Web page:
Inspiried by a question about whether it would be more wholesome to walk the spiritual path alone or in a community. I would like to share some of my opinions on this. According to Stephen R. Covey, there are 3 dimensions to our life, our public life, our private life and our secret life.The public life is about how we express ourselves in the public, the private life is about how we express ourselves with our family and close friends, and our private life is the way that we experience life when we are quiet and alone, it's about the way we connect with our inner guide or conscience, and the way we connect with our purpose and the way we connect with the universe. In Buddhism, there are the paths of the Theravada, Mahayana and Vajrayana, I believe that they each have their merit and speak to the conditions of particular individuals. In my personal experience, I would like to say that a bit of the community-based interaction would be very helpful, since we can guard ourselves from merely living our self-conjured wonderland and we can enjoy the companionship from such an environment and such companions can prove to be very helpful when we are facing difficulties in our life, esp our spiritual path; however, I believe that it's equally important to allow ourselves daily time to contemplate, reflect and meditate on our own, since these periods of time are most conducive to spiritual growth and maturity and it truly deepens our practice. I think that the best way to draw the line is to know ourselves very well, to know our current conditions, and the final decision that we make should always speak to our current conditions. I hope this helps. A talk by Ajahn Brahm which is somehow related.
Even with the model of GTD (Getting Things Done) [see my previous posts], sometimes, we are a bit overwhelmed with a Next action such as clearing your desk because there seem to be some many objects on the desk, I suggest that you can break this task even further down by consider the atomic actions without even the effort to define them. I propose the stack model.
You can relate to a stack in whatever way you like, if you know anything about computer architecture, you can think about the stack model for assembler, whereas if you are familiar with washing dishes, you can think about washing dishes one by one as someone collects them from your kitchen table and piles them up for you to wash.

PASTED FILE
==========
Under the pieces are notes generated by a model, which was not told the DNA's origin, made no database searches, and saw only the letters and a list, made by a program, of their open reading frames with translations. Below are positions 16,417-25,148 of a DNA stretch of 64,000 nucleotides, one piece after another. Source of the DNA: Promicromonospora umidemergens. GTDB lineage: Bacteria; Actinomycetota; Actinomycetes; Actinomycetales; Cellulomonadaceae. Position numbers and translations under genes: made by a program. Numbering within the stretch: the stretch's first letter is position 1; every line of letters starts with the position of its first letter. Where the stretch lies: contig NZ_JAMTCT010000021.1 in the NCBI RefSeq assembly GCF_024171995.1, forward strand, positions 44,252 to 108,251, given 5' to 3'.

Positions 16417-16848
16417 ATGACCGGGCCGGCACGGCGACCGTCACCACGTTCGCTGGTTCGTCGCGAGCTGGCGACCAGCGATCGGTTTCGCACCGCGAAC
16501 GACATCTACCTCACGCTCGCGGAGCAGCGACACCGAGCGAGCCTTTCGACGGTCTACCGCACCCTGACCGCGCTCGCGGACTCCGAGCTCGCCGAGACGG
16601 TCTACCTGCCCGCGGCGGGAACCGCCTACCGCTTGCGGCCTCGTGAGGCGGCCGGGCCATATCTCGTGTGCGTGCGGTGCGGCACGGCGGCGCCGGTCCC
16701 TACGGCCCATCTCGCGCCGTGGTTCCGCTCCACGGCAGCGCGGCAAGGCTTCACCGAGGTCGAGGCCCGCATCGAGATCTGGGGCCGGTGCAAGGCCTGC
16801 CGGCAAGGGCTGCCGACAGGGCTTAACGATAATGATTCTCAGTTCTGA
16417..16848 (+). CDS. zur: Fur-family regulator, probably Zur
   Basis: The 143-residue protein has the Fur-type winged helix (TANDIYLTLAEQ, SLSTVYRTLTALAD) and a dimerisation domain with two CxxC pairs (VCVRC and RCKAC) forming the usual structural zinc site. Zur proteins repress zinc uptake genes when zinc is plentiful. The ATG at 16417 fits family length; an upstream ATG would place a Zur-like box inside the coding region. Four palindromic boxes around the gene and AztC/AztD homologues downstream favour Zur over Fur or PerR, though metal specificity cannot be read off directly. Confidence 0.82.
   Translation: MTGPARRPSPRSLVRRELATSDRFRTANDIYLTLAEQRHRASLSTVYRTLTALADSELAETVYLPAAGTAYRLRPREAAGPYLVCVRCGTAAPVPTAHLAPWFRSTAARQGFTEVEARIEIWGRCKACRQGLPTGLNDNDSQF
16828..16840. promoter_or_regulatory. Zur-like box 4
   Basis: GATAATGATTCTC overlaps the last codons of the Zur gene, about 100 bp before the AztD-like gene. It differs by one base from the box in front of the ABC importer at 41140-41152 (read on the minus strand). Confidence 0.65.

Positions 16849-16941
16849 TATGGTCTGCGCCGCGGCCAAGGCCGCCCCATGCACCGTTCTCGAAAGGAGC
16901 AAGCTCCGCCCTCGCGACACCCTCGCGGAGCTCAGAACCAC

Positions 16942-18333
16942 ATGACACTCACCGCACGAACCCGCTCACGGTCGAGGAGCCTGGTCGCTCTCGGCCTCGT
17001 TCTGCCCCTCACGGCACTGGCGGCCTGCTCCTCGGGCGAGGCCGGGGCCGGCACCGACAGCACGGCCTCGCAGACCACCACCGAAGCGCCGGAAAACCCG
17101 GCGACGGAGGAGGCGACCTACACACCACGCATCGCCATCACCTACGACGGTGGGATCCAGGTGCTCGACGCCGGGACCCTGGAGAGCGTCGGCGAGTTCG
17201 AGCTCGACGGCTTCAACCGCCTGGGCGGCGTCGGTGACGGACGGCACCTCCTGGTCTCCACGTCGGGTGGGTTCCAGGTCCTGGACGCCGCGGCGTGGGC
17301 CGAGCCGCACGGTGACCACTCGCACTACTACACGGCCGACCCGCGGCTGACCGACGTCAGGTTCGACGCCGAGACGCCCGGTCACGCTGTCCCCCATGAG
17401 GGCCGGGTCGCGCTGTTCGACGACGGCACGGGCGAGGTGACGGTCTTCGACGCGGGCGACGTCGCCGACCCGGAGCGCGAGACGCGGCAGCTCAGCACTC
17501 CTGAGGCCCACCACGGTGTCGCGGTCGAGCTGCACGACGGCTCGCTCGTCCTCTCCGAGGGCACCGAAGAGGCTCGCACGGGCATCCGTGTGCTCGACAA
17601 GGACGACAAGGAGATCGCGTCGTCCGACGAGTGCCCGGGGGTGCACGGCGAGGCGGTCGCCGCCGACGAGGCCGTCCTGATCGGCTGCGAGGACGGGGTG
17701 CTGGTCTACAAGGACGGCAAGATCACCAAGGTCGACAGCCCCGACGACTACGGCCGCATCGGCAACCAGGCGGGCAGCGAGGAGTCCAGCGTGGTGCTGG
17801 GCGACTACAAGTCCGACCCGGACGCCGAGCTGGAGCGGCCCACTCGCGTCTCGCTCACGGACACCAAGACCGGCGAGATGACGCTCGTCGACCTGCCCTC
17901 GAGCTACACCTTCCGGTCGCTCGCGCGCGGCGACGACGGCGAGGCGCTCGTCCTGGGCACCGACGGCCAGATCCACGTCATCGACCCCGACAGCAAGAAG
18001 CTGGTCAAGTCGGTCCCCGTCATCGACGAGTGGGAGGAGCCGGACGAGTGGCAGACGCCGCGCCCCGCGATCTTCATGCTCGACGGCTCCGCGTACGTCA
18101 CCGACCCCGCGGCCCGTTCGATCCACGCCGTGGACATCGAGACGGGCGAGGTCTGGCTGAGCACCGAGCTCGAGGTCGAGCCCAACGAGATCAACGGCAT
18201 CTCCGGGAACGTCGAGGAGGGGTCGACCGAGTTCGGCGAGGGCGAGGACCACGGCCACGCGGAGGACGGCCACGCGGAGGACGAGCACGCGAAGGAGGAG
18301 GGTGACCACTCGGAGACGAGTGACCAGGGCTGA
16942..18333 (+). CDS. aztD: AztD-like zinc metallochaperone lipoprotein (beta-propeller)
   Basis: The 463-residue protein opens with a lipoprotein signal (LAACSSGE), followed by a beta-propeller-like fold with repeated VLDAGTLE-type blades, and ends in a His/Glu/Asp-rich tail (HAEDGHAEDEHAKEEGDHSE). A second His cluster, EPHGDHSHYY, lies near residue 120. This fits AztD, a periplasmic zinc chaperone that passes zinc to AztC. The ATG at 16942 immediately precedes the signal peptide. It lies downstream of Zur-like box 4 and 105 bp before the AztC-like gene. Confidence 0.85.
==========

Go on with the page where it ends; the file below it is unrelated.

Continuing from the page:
The main feature of the stack model is that you "push" and "pop" atomic objects, which are objects/actions which cannot be broken down any further, pushing meaning putting objects onto the stack and popping means taking objectcs away from the stack, the only rule is that you can only push to the top of the stack and you can only pop from the top of the stack.
Another cool feature about this model is the flexibility associated, since when you are processing and popping a particular task, you may stumble upon another immediate task, you push the new task onto the stack mentally or on a piece of paper, carry out this task, pop it, and go back to your original task, this is particularly useful since you know that there can be a lot of interruptions when we are doing anything.
Let's take an example of clearing your desk, you know that you objective is to clear the desk so that you can feel your environment being less cluttered and so that you can be more productive. First, you see a rubber/eraser, then you say to yourself, "push rubber", then you say to yourself, "this belongs to the pencil case", then you say to yourself, "pop rubber" as you find your pencil case and put your rubber there, then you proceed to your next object on your table. In this mechanical and robotic manner, you will find yourself accomplishing lots of these little tasks without effort! The core of this method is that you are only filling your mind with one object at a time, i.e. the rubber, and you are very unlikely to be overwhelmed by a single object this small!
Try this method out for yourself and you will be amazed by your productivity. However, use this method selectively, and you need make sure that you understand the bigger picture and that the tasks do actually serve a purpose instead of acting as a kind of distraction!
Tell me what you think. See the related entires on my blog.
Compassion in everyday life: On top of being compassionate to other people and ourselves, we have to be compassionate to our body too, e.g. we should be compassionate to our spots by not picking them, similarly for nose or nails, and similarly any fiddly behaviours with any parts of our bodies. This is an authentic practice of compassion
Use the terminology Being instead of Buddha or God for harmony, so Being is a more meaningful and useful term
To be able to get into the zone, to get into a productive state, one particular way to think of an experience in the past where we have been productive
Rules for planning and visioning
It is helpful to be idealistic when we are visioning but it is helpful to be idealistic when we are planning the steps that we are going to take
Use of mobile phone for productivities:
Use the drafts sections of messaging and the calendar applications to track your to-dos, I have found this very useful, for example, we only need one hand to jot down a note, we need 2 hands to hold a paper and a pen!